Elderly patients with acute coronary syndrome (ACS) undergoing percutaneous coronary intervention (PCI) frequently exhibit high platelet reactivity (HPR) while on clopidogrel. In the elderly cohort, either prasugrel is not recommended or, if used, halving of the dose has been suggested. We aimed to test the hypothesis that in elderly patients exhibiting HPR after standard treatment with clopidogrel, prasugrel-reduced dose (5 mg) could be more effective than high-dose (150 mg) clopidogrel.Methods
Consecutive elderly (≥75 years old) patients with ACS undergoing PCI and loaded with clopidogrel were considered for platelet reactivity (PR) assessment at 24 hours after PCI with the VerifyNow assay (Accumetrics Inc, San Diego, CA), measured in P2Y12 reaction units (PRU). Of 63 screened patients, 30 (47.6%) were found with HPR (defined as PRU ≥230) and 27 of them participated in a prospective, randomized, single-center, single-blind, investigator-initiated, crossover study of platelet inhibition by prasugrel 5 mg/d vs clopidogrel 150 mg/d, with a 15-day treatment period.Results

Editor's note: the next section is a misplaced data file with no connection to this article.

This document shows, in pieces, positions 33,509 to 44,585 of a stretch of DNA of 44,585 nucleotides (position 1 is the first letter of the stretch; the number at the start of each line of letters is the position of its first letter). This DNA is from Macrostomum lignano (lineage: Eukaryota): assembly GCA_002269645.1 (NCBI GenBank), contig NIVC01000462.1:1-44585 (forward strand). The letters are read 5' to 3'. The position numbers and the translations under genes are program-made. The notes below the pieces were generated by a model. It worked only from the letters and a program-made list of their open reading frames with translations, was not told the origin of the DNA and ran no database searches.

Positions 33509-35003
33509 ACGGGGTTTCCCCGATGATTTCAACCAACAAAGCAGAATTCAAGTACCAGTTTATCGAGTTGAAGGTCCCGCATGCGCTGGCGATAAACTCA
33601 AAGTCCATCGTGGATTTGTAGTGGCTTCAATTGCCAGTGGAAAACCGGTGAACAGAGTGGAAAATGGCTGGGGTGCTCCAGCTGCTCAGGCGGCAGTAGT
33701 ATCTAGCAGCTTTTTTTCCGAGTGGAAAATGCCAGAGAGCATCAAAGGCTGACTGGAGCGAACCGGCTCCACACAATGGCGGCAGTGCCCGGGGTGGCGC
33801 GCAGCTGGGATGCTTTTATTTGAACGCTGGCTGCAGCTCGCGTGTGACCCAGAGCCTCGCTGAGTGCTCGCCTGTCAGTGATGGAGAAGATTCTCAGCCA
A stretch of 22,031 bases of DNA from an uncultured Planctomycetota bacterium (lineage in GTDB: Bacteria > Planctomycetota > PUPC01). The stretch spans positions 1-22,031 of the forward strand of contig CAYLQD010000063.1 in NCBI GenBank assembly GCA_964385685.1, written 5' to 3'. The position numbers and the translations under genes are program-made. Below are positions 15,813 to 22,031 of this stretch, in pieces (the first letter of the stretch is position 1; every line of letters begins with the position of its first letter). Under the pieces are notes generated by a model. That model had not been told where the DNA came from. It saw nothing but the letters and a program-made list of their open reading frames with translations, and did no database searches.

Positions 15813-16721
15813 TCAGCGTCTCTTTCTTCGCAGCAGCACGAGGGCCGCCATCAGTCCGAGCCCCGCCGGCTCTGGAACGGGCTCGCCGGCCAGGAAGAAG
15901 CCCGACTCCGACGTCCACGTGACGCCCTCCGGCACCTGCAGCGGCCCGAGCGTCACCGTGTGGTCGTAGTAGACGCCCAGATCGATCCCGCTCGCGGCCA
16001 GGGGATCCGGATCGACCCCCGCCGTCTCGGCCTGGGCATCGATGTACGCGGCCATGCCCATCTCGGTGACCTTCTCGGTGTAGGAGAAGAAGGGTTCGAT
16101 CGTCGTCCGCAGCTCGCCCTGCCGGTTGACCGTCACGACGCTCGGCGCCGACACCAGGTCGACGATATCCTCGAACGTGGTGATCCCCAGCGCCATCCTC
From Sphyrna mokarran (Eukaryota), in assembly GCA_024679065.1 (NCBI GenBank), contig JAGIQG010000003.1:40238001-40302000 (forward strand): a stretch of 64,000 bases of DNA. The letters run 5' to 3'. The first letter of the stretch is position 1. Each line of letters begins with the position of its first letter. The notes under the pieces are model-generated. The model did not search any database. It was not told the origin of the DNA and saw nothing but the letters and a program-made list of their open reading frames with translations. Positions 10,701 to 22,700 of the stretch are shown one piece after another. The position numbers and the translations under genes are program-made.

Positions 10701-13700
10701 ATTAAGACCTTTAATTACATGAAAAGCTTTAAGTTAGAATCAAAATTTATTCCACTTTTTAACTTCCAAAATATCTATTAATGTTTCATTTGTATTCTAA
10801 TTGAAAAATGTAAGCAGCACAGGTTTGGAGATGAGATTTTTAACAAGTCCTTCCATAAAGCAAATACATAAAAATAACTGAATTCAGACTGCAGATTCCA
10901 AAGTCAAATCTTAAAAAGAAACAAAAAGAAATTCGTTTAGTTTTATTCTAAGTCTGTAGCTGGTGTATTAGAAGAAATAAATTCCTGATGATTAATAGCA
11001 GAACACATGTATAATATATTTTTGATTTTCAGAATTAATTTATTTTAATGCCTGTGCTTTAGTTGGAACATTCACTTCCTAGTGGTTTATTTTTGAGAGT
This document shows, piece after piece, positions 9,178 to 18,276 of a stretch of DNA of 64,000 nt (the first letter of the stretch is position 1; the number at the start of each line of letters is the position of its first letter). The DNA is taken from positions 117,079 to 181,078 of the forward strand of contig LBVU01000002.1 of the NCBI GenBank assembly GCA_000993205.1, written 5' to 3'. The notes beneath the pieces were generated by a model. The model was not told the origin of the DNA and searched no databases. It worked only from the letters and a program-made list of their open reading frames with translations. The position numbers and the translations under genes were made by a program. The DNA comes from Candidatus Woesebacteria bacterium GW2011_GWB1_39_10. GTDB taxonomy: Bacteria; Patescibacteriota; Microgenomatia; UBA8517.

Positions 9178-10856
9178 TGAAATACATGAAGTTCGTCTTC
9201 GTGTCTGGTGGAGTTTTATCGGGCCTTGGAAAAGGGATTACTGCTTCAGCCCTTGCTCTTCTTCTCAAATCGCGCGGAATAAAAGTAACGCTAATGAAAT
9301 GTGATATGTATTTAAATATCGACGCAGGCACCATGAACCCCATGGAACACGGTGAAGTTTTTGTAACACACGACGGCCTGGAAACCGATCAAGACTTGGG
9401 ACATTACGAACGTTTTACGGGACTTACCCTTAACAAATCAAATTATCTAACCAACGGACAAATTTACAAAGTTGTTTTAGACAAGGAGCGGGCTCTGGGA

The primary end point of PR at the end of the 2 study periods was lower in patients receiving low-dose prasugrel than those receiving high-dose clopidogrel (least squares estimates 190.8 [95% CI 161.5–220.1] and 240.8 [95% CI 211.0–270.6], respectively; P = .008). The secondary end point of HPR rate at the end of treatment periods was lower for prasugrel (8/24; 33.3%) compared with clopidogrel (16/24; 66.7%), P = .02.Conclusions
In elderly patients with ACS undergoing PCI and exhibiting HPR after standard clopidogrel treatment, prasugrel 5 mg/d is significantly more efficacious than clopidogrel 150 mg/d in reducing PR and HPR rate.